Understanding Subplots: Definition, Examples, and Importance
Written by  Daisie Team
Published on 6 min read


  1. What are Subplots?
  2. How to Identify Subplots
  3. Examples of Subplots in Literature
  4. How to Create Engaging Subplots
  5. Why are Subplots Important?

Whether you're an avid reader or a budding writer, you've probably come across the term 'subplot' before. But what exactly does it mean? Well, you're in luck! This blog post is all about understanding the definition of subplot, with a sprinkle of examples and a dash of their importance in creating a rich, engaging narrative.

What are Subplots?

Subplots, in a nutshell, are the side stories that complement the main plot of a novel, play, or any other form of literature. They add depth and complexity to the narrative, making the story more interesting and relatable. Now, let's break it down a bit more.

The Definition of Subplot

Think of the main plot as the heart of a story, pumping life into the narrative. The subplot, then, is like the veins, carrying that life throughout the whole body of the story. The definition of subplot is a secondary or supplementary plot, which unfolds side by side with the main plot. While it's not the primary focus, it's still an important part of the narrative.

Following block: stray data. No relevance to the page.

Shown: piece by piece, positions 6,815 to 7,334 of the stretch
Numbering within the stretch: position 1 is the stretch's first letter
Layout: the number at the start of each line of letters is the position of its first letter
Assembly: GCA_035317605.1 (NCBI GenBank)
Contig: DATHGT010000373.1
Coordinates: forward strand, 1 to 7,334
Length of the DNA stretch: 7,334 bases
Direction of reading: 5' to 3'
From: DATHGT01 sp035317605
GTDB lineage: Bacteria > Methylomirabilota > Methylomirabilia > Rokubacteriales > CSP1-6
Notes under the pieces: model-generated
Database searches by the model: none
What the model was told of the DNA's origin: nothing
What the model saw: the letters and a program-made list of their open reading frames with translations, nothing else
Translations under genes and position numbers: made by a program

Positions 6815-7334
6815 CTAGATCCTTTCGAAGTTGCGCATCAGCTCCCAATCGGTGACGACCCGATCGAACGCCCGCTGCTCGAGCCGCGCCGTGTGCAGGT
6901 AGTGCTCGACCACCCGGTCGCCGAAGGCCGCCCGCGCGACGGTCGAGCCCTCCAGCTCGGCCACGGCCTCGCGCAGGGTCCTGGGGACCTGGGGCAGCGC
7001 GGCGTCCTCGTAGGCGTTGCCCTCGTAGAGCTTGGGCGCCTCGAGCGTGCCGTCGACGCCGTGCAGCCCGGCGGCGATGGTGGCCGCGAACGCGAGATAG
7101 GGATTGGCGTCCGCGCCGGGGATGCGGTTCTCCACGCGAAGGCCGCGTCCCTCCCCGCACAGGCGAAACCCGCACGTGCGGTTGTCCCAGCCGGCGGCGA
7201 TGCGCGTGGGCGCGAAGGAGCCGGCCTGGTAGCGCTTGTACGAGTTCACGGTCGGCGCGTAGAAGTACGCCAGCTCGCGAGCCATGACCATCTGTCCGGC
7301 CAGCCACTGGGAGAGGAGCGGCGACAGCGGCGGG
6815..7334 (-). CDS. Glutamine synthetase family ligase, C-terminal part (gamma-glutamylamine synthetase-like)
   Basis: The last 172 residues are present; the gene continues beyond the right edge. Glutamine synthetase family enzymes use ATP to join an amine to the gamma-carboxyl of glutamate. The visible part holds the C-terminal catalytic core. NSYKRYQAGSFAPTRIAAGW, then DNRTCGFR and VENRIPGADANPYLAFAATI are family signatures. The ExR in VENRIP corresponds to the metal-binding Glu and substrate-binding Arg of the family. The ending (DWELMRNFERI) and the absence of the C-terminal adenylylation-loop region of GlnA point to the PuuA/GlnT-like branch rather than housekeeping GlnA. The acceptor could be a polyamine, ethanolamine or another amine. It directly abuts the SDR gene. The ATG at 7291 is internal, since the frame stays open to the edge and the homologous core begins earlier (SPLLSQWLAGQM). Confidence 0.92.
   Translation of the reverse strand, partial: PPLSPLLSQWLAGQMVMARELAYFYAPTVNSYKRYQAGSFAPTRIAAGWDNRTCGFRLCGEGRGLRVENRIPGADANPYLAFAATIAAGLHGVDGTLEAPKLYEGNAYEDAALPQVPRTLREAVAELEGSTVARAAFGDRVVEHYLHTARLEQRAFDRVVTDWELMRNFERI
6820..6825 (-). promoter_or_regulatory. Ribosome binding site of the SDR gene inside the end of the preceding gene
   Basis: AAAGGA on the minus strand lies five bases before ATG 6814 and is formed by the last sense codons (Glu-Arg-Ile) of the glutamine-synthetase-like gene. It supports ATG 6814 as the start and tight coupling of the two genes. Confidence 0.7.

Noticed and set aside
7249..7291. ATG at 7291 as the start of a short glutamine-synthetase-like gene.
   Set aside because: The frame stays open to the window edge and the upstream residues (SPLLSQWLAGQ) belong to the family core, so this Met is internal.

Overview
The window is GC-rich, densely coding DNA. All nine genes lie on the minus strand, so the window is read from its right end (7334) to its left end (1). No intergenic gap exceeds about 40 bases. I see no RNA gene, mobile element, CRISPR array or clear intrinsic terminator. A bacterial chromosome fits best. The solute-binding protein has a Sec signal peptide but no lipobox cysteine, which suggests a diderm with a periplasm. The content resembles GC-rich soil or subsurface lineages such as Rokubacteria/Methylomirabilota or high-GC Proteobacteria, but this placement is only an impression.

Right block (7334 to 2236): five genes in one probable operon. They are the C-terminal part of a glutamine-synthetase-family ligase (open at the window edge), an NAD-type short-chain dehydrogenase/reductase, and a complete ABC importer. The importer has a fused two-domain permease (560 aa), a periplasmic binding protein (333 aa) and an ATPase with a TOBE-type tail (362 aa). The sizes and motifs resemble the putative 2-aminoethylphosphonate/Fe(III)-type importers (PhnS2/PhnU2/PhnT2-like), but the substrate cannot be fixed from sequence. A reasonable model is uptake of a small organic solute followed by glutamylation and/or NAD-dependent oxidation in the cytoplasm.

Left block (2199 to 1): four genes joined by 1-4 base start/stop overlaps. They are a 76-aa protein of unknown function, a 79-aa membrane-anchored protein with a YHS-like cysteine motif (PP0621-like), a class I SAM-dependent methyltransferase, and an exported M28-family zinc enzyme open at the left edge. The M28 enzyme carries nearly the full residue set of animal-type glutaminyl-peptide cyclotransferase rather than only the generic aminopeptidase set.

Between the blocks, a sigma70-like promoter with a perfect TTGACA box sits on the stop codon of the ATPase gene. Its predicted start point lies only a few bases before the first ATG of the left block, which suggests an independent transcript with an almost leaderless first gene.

Characteristics of Subplots

  • Supportive: One of the key traits of a subplot is that it supports the main plot. It adds layers and depth to the primary narrative, providing additional information or context.
  • Independent yet Interconnected: While a subplot has its own storyline, it's not completely detached from the main plot. It usually intersects with or influences the main storyline in some way.
  • Varied Themes: Subplots often explore themes or aspects different from those in the main plot, offering a more rounded view of the story world.